This post originally appeared at WeStandUp.org back in April; since the site folded, I’m reposting it here.
More than 115 Americans die every day as a result of opioid overdoses. But as is often the case, the attention paid to the opioid epidemic most often focuses on abuses of prescription pain medication by otherwise stable middle- or upper-class individuals. Less visible in this narrative are marginalized populations like the homeless, for whom opioid addiction is not a new phenomenon, but an ongoing crisis.
New York City is no exception. In 2016, overdose deaths — primarily from opioids — rose 46% from the previous year, prompting Mayor Bill De Blasio to increase spending to $36 million to address opioid addiction through the city’s Healing NYC program. The New York Times recently reported that city officials are cautiously optimistic about the program’s success, citing a “leveling off” in opioid-related deaths following a sharp increase in 2016.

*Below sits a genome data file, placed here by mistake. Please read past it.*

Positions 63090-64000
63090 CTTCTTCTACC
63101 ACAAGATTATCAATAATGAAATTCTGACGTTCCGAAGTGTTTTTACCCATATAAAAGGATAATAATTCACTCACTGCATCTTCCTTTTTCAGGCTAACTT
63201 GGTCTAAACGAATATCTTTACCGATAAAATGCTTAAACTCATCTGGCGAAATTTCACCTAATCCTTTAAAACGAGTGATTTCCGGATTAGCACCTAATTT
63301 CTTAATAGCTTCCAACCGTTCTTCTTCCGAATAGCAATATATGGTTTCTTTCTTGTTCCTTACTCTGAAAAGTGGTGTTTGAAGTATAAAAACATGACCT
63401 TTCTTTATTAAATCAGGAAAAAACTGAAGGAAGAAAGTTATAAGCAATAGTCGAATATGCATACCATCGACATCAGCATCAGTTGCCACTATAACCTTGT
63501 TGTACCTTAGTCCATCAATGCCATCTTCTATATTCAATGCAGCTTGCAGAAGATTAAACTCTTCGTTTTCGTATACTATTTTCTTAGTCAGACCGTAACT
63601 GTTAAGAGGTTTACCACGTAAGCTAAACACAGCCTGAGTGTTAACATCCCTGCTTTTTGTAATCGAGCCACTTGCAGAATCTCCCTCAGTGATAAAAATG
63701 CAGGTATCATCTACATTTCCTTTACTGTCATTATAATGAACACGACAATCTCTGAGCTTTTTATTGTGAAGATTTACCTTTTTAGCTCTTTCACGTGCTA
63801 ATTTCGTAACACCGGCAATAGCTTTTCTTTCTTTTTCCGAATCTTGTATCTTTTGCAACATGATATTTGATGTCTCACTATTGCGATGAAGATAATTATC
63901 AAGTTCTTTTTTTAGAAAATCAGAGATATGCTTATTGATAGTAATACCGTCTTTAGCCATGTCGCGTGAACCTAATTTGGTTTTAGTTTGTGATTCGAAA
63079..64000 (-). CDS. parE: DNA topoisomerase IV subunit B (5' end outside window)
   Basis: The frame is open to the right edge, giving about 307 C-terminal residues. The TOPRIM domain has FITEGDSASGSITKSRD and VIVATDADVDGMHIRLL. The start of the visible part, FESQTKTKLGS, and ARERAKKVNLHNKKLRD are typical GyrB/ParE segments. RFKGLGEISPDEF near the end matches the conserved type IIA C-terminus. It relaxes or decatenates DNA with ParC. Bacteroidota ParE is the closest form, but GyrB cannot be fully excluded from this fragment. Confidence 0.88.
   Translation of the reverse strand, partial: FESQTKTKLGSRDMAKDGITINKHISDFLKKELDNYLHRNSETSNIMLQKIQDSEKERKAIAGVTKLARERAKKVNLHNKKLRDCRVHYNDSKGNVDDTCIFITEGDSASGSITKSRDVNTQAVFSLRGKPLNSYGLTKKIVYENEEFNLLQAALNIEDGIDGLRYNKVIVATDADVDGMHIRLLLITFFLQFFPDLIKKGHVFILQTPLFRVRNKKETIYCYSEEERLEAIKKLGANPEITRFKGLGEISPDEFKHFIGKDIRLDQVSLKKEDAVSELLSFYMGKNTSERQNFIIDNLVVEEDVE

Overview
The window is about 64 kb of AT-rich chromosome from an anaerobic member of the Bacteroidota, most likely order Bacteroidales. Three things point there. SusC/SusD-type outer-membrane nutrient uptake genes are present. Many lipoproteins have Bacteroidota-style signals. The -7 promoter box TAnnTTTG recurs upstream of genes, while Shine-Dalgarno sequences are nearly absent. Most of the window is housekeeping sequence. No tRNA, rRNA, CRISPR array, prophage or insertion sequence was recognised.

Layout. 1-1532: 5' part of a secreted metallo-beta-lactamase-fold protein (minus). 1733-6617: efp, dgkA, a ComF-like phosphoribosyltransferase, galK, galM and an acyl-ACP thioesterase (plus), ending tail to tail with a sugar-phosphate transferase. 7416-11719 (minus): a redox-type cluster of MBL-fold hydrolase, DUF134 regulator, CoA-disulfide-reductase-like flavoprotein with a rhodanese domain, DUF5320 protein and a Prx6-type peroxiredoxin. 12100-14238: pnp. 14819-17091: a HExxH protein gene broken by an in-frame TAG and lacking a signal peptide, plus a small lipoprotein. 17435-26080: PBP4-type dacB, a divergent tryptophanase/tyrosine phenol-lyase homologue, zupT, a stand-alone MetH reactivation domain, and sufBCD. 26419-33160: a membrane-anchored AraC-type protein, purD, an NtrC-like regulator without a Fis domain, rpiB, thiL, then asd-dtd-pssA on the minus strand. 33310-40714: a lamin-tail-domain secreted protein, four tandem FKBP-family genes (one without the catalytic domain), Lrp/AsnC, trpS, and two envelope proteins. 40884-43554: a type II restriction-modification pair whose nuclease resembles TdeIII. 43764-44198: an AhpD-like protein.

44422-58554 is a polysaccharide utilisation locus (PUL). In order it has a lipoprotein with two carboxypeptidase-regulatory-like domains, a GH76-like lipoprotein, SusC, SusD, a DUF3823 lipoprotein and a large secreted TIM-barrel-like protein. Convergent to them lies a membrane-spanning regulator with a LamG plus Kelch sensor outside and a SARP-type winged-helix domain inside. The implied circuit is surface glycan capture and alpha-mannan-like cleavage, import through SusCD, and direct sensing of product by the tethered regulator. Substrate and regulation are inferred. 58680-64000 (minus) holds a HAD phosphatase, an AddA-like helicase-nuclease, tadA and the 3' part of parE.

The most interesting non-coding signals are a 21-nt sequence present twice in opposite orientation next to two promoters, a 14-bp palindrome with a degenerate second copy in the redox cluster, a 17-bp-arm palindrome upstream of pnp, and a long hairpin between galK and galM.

This optimism is certainly well-founded. However, it overlooks data which suggests that opioid overdoses among the city’s homeless population are not falling. Quite the opposite, in fact: opioid overdoses among the homeless are rising at an alarming rate. The New York Daily News recently reported that there have been 81 opioid overdoses in the first four months of fiscal year 2018; compared to the same time period last year, when the shelter system reported just 12 overdoses, that represents a 575% increase.